God can do wonderful things because of his sakti. If he had no sakti, what could he do? The Advaitins say God has no sakti, therefore he does nothing and whatever we see is illusion. They claim that all movement is illusion and one should get out of illusion and be silent forever. They reason that if one moves, they must be unfulfilled and if one has desire then one must be lacking. Therefore they espouse that fullness means no desire and no movement. Any movement and any desire is an indication of being unfulfilled. Such reasoning has merit yet what does Mahaprabhu say? What does the Bhagavata say? They suggest a much more attractive idea.

The Absolute is moving, and when you have union with the Absolute, you will be moving also. Yet not out of necessity or a lacking born out of material identification, but out of the fullness of that experience. There one moves out of celebration of one’s completeness. This is Krishna-lila, which is going on because we say that God has sakti. Parasya-saktir vivadhaiva sruyate. He has innumerable saktis, and Radha is the svayam-sakti, the primal sakti. Because Krishna has sakti, his sakti is one and different from him. The potent and potency, the energetic and energy, the two are one. Tat tvam asi,  the Advaitins are fond of quoting this. “You are that”. But Mahaprabhu has explained it as, “You are his.”

In the Alankara Kaustubha, Krishna makes a statement through the pen of Kavi Karnapura, “Those people who say they love me, they don’t know anything about love. Those who say, ‘Krishna, I love you,’ they know nothing about love.” This statement implies when love is genuine there is no consideration of “I” or “you”. It is a dynamic union. Two become one when entwined in love. When Radha and Krishna become fully merged in love, Sriman Mahaprabhu is the dynamic expression of that love. One does not cancel out the other like an electrical short, becoming silent. In love there is so much light. That bright light is Krishna-lila. It is the movement of the Absolute in celebration of his fullness. It is dancing and music and is full of sound.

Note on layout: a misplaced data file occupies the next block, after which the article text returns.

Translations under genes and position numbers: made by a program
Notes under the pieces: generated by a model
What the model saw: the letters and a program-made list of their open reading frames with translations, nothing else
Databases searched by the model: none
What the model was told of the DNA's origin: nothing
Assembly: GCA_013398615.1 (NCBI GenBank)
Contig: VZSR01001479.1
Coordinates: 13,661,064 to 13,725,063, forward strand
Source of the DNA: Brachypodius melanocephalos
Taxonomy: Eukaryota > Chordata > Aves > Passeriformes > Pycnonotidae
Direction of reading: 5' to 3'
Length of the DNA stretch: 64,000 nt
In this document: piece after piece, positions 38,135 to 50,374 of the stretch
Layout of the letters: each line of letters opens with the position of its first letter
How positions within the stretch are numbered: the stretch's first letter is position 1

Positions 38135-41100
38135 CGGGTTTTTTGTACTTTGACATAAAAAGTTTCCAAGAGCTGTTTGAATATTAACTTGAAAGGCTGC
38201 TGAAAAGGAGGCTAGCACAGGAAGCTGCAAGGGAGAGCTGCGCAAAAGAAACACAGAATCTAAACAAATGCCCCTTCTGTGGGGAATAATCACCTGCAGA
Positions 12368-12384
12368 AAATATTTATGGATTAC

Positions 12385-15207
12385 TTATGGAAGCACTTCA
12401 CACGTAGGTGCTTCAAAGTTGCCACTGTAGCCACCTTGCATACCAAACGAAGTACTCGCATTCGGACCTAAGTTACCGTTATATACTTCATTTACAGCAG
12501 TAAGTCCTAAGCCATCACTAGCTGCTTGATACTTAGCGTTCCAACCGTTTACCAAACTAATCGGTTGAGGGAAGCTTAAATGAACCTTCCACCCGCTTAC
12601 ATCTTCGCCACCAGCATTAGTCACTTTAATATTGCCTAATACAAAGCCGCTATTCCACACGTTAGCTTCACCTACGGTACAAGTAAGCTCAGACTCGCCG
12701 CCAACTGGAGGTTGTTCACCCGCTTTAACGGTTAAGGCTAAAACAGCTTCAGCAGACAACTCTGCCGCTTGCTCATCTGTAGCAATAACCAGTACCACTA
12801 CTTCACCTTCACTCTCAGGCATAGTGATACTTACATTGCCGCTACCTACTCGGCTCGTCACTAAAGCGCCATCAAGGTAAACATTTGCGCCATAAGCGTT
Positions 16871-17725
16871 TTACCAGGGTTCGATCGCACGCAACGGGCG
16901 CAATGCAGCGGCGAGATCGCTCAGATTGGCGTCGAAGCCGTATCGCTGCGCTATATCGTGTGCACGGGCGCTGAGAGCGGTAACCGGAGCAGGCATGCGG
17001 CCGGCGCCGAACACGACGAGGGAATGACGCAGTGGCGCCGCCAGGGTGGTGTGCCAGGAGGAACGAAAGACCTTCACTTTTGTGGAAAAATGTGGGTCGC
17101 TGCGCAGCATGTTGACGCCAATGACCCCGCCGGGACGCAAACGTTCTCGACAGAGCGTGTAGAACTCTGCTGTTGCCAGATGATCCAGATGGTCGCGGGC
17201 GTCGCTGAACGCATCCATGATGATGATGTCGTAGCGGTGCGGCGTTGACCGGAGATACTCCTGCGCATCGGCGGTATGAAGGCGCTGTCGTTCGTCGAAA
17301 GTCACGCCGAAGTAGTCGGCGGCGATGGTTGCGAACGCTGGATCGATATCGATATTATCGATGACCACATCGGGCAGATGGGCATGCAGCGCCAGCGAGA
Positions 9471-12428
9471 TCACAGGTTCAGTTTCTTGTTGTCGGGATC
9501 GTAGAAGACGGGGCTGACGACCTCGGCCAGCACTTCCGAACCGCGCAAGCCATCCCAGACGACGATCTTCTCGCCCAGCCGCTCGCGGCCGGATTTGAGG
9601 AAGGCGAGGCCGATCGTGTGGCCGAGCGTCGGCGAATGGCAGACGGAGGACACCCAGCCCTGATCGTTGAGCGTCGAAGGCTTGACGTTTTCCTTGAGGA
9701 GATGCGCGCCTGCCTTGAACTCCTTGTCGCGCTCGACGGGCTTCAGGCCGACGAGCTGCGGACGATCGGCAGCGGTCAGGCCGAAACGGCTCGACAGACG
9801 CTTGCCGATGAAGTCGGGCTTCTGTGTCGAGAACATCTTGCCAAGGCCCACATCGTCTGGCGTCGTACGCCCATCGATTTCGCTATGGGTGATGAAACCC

The Advaitins say you cannot speak about the Absolute, Iksater na sabdat, “You cannot speak about the Absolute, you cannot say anything about it.” However, they’re still always talking about the Absolute, just in an indirect way. They speak about what he is not. But the Gaudiyas say, iksater na asabdat, “You cannot say enough about the Absolute.”

What is the conclusion of Srimad Bhagavatam? Kaivalyaikam prayojanam. In the Twelfth Canto it is mentioned in the concluding section, “This book is about kaivalya.” The prayojana, the goal of this book, is kaivalya. Kaivalya is a favorite word of the Advaitins, it means oneness. The Srimad Bhagavatam states that it is about oneness between the jiva and Brahman. The result of its study is kaivalya. How do we understand that? By understanding kaivalya to be love, oneness in love between the jiva and Brahman.

Krishna is coming and the sun in setting. The demigods are making comparisons. They say, “The sun is very nice, but it only gives light in the daytime. Then it sets. But Krishna gives light in the day and the night.” When the sun of Krishna has dawned in a person’s heart, the day and night will be illumined. It will never be dark again. From darkness we come to light, from temporary to eternal, suffering to nectar, and mortality to immortality. And Krishna-nama is the way to get there. Krishna is appearing in his name. We should give him our attention. We should think like this when we chant japa. Krishna-nama is brighter than the sun. It is more illuminating and more nourishing. Just as the sun gives life and nourishes, Krishna-nama will nourish us. It will enchant us. We will fall in love, brahmanti ca. We will be nourished, sustained, and we will fall in love.

Krishna is coming from the forest and the sun is setting, although he is the sun and the life and the light. He is God yet Rohini is thinking that she better put a light on him, so he can see and so they can see him. Rohini goes and gets a lamp. The Gopis are looking as if offering arotika with their eyes. This is actually the origin of arotika. It means a-ratri, “ending of night.” Ratri means night, so aratri means the end of night. The arati ceremony performed in temples, originates in Krishna-lila.  Rohini is offering this arotika, fueled by the prema in her heart.

Rohini is offering the arotika, and Krishna is coming and sitting on the lap of Nanda Maharaja. After, they take Krishna into the house and clean him up. It is evening and they go and milk the cows. Radharani will go to a nearby lake and climb the watchtower to get a glimpse of him with his friends. In this way, the sun is setting in Krishna-lila. We should also understand the sun is setting on our lives. We should understand in both ways yet first as negative impetus thinking, “It is killing me. It is killing my material life. Why don’t I just give it up, and then I will understand. I will understand and go beyond time, and enter the lila of Radha and Krishna.”